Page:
If creditors and debt collectors are hounding you for money, you may wonder: Can Social Security be garnished? The answer is: It depends on to whom you owe money.
Banks and other financial creditors can’t touch your Social Security benefits, but when the government is collecting on a debt, those funds are fair game.
The federal government can garnish your benefits for repayment of several types of debts, including federal income taxes, federal student loans, child support and alimony, nontax debt owed to other federal agencies, defaulted federal home loans and certain civil penalties. Supplemental Security Income cannot be garnished under any circumstance.
Among the government creditors that can grab a piece of your Social Security check, the strongest arm belongs to the IRS. Via the Federal Payment Levy Program, Social Security benefits are subject to a 15 percent levy to pay delinquent taxes. Unlike nontax debts to other agencies, for which the first $750 of your monthly benefits are off-limits to garnishment, the IRS can take its 15 percent cut, regardless of how little money you’re left with. Lump-sum death benefits and Social Security benefits paid to children are not subject to this levy.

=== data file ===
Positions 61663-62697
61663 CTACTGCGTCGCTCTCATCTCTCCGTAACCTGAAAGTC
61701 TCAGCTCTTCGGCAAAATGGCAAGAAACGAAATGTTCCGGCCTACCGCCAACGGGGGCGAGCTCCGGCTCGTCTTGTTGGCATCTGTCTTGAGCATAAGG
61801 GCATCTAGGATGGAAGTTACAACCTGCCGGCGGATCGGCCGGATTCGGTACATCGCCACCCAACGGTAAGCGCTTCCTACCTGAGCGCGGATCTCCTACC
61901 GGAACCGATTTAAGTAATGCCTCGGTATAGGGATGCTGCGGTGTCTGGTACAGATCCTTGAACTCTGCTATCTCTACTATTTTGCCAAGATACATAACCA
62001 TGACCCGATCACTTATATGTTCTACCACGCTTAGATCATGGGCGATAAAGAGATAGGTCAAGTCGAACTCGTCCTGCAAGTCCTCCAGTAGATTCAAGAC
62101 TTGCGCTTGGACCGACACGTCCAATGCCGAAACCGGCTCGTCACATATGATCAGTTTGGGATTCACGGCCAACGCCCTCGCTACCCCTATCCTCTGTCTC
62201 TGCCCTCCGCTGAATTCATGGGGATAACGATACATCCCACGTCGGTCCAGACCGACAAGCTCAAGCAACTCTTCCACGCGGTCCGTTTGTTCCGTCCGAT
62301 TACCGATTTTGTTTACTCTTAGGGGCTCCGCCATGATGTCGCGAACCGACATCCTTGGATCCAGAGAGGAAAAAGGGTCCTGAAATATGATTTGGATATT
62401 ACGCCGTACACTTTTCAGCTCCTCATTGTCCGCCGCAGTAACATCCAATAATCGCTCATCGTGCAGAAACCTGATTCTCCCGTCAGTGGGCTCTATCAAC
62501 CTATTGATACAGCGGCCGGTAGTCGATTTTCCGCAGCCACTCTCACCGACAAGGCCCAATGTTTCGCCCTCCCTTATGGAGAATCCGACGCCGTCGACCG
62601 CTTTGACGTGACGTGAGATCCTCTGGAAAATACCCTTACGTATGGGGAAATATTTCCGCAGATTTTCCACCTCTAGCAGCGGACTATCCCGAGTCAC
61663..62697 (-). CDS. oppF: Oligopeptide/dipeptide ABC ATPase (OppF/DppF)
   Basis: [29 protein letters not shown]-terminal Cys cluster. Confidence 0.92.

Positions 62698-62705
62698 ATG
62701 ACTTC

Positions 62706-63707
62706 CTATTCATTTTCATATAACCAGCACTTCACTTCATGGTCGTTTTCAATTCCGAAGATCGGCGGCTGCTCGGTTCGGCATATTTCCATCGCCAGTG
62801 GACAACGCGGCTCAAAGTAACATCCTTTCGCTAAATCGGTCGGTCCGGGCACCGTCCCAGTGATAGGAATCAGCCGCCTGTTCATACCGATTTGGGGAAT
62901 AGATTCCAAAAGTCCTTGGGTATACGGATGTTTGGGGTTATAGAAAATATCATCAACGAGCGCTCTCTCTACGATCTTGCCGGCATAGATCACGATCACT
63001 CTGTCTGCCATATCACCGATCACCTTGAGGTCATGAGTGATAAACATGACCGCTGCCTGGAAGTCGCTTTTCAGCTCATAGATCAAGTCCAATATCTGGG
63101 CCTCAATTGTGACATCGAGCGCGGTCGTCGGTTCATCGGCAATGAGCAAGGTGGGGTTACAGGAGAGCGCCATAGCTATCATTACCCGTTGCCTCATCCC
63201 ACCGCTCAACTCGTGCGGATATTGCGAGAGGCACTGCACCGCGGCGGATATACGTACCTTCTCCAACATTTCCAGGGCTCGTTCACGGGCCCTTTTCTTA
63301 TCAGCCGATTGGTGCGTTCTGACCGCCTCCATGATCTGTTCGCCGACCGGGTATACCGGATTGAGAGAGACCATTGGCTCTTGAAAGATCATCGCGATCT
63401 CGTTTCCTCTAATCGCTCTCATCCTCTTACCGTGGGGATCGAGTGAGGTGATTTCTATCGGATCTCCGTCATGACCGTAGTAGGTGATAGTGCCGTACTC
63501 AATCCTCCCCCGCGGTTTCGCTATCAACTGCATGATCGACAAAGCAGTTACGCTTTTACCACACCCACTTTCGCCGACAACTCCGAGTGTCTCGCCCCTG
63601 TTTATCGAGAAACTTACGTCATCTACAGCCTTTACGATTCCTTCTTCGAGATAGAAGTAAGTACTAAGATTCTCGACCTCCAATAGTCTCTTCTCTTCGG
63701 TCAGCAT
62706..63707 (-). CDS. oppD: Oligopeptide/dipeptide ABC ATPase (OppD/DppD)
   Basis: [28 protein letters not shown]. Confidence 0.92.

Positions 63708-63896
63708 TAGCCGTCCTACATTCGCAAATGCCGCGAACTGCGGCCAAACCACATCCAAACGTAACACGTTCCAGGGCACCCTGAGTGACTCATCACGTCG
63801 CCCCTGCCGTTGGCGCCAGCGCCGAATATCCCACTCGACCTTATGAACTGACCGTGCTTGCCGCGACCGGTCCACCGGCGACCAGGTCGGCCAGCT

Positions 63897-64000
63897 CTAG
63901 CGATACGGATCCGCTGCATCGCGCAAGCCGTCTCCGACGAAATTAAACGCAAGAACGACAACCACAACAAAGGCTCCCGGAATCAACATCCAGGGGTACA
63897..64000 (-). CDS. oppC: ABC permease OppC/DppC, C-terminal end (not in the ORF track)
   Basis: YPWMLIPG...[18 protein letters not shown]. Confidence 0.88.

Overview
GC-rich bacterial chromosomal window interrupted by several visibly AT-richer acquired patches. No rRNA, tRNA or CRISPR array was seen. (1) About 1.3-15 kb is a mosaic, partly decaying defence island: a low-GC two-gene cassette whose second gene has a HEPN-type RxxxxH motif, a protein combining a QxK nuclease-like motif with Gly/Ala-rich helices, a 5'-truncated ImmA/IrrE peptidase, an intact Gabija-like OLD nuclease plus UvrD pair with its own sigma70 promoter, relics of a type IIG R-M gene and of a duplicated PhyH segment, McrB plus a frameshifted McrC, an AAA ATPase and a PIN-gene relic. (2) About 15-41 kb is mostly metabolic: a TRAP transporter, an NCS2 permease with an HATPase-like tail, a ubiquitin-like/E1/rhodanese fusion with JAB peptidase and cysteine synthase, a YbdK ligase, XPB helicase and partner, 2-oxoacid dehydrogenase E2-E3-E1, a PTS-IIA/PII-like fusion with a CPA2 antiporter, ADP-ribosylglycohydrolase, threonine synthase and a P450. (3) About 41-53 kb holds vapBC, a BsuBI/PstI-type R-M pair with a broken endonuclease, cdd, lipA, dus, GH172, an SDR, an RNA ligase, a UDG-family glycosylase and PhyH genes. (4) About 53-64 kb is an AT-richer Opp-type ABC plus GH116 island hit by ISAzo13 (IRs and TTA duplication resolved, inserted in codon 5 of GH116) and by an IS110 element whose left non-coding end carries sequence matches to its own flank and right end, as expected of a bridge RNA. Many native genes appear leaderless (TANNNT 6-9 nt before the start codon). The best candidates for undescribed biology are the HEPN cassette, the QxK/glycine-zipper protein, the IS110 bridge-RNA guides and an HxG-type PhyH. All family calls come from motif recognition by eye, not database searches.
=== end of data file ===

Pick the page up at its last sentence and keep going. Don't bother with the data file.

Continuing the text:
Once the IRS has sent its final notice of an intent to levy, you have 30 days to make payment arrangements before the agency starts docking your monthly benefits.
If you owe money on a student loan, it doesn’t matter how long ago you were in school. A 2005 U.S. Supreme Court case (Lockhart v. U.S.) determined there is no statute of limitations on Social Security offsets to repay student loans. The government can shave off up to 15 percent, provided your remaining monthly benefit doesn’t drop lower than $750.
Delinquent child support and alimony cases are processed through the national Court Ordered Garnishment System. In these situations, the maximum reduction to your benefits depends on the state where you live. The garnishment is limited to either the maximum allowed under state law or the maximum under the Consumer Credit Protection Act, or CCPA, whichever is less.
Per the CCPA, you can theoretically lose up to half your benefits if you are supporting a child or spouse in addition to the one involved in the court order; 60 percent if you’re not supporting another child or spouse; and up to 65 percent if the original court-ordered support is more than 12 weeks in arrears.
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